What’s the Most Comfortable Gaming Headset? — A Special Headphone Showdown

Alex Rowe
6 min readApr 26, 2017


Gaming headsets need to be comfy.

They’re designed to support long marathon gaming sessions, and without the utmost in comfort, you’re not going to want to wear them for 20 minutes, let alone an hour.

I’ve used and reviewed a bunch of gaming headsets in the past, and I’m obsessed with comfort.

Here are some of the best, and a couple to avoid as well!

The Best

Everything in this category is a great choice, but I’ve tried to rank them in order with my favorite on the top!

Sound BlasterX H5/H7

This headset is available in older regular versions, and a newer Tournament Edition flavor as well. But as far as comfort goes, they’re all great.

The overall design is quite similar to the HyperX Cloud, as you’ll see down below. Thick memory foam padding adorns the steel headband. It’s more padded than the HyperX model.

The ear cushions are big and soft and fully enclose your ear, with a hole that’s just shy of being rectangular.

The padding used is softer than HyperX’s memory foam, while still itself being memory foam. It’d be great if someday we got more specs about ear pad foam other than “It’s Memory Foam!” or “It’s Not Memory Foam!,” but until that day these sorts of awkward descriptions will have to suffice.

Weight and clamping force are both just about perfect. The range of adjustment is a touch small for my tastes: I have a large head and I have to wear them fully extended.

The sound signature is probably a little bass-light for most gamers…but the comfort is world-class. If you’re looking for the most comfy traditionally-styled gaming headset that’s not AT ALL a ripoff of the Beyerdynamic DT770…ahem…then the H5/H7 is your pick.

HyperX Cloud

The HyperX Cloud family of headsets is wonderful. They put Cloud right there in the name, so you know they’re going to be comfy. They’re a whole lot like the H5/H7 above, but with slightly denser foam on the pads, less headband padding, and slightly less room for your ears in the cups.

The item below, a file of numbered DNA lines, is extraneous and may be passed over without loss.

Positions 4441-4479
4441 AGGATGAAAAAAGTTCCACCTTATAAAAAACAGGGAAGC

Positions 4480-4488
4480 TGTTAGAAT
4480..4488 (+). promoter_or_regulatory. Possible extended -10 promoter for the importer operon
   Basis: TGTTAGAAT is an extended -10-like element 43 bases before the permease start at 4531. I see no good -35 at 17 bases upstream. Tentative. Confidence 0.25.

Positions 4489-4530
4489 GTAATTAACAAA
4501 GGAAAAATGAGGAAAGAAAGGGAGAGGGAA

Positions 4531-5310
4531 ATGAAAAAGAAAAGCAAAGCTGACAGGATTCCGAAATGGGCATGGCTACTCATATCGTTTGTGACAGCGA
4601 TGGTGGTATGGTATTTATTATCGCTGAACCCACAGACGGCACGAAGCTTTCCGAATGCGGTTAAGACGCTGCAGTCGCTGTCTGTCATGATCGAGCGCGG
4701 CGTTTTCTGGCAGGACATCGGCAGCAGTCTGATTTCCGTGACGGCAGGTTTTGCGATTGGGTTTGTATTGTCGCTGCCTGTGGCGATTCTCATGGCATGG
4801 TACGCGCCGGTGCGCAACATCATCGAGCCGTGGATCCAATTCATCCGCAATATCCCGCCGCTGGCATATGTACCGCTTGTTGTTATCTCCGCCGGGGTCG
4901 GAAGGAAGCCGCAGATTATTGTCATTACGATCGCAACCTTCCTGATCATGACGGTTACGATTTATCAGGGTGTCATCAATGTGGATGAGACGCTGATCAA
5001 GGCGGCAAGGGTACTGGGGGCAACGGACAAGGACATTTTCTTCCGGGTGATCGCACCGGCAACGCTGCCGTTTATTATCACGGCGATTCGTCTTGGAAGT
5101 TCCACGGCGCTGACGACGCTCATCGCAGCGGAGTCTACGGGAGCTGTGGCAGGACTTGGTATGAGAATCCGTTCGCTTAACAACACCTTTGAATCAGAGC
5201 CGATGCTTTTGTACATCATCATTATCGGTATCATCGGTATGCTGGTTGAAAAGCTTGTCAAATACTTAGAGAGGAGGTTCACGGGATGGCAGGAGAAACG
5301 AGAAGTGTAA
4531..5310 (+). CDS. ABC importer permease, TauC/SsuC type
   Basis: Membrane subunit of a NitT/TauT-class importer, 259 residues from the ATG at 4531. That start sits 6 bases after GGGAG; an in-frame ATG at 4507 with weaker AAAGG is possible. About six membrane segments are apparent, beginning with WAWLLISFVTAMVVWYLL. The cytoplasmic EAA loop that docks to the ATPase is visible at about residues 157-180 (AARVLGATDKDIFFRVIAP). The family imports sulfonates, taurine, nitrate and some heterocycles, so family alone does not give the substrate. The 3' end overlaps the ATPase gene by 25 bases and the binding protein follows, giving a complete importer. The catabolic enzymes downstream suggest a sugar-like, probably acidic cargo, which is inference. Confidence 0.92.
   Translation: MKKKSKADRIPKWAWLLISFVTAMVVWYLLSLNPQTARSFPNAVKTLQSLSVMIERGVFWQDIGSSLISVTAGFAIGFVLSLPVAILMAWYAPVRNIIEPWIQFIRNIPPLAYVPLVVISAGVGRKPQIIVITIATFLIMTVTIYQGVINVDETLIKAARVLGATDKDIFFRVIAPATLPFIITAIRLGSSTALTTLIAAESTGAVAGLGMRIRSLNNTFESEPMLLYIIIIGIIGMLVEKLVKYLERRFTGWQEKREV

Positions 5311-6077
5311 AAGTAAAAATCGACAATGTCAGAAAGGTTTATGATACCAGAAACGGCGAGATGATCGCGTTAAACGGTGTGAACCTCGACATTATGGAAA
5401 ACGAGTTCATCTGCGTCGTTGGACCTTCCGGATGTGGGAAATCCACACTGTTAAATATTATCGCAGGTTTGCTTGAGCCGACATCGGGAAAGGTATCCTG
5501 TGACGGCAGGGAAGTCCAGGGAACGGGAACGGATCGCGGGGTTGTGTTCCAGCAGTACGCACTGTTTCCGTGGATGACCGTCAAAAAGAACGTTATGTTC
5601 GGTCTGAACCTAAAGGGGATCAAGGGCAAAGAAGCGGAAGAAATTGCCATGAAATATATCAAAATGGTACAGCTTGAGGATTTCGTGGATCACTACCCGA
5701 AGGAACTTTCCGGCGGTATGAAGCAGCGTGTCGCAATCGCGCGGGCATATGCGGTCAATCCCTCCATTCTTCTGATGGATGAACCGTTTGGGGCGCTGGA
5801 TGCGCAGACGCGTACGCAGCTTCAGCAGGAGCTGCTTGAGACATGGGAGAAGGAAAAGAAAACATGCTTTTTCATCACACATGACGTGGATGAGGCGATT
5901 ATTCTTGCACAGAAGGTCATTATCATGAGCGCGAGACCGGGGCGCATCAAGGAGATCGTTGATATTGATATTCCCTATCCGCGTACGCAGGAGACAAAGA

The Cloud is on the left, the H5 is on the right.

Look similar, don’t they?

The Cloud’s pads are more rounded and elliptical than the H5’s. The holes are just a tiny bit smaller, though they should still fit around most ears. The foam, a stiffer memory foam, is not quite as magically floaty as the H5’s foam.

However, this denser foam allows for slightly better isolation and a stiffer, punchier bass response.

The Cloud will make your ears a little warmer and sweatier than the H5.

HyperX Cloud Stinger

Want something cheap and light with big ear cups? Then get the $49 Cloud Stinger!

I don’t seem to have a picture of myself wearing these.

The leatherette on the pads is a little scratchy and rough compared to the two headsets above. And the foam isn’t as premium-feeling.

But the ear holes are quite large and the cups are quite comfy overall. The headband pad is pretty basic, but the light weight of the headset means it fares just fine.

HyperX Cloud Revolver

Boy, there sure are a lot of HyperX products here, huh?

It’s almost like they’re the only headset company that tries to make sure every one of their models is comfortable.

The Cloud Revolver is their heaviest headset. It has their biggest ear pad openings and their nicest foam. It also uses a suspension headband system you might hate, which is why it’s this far down the list.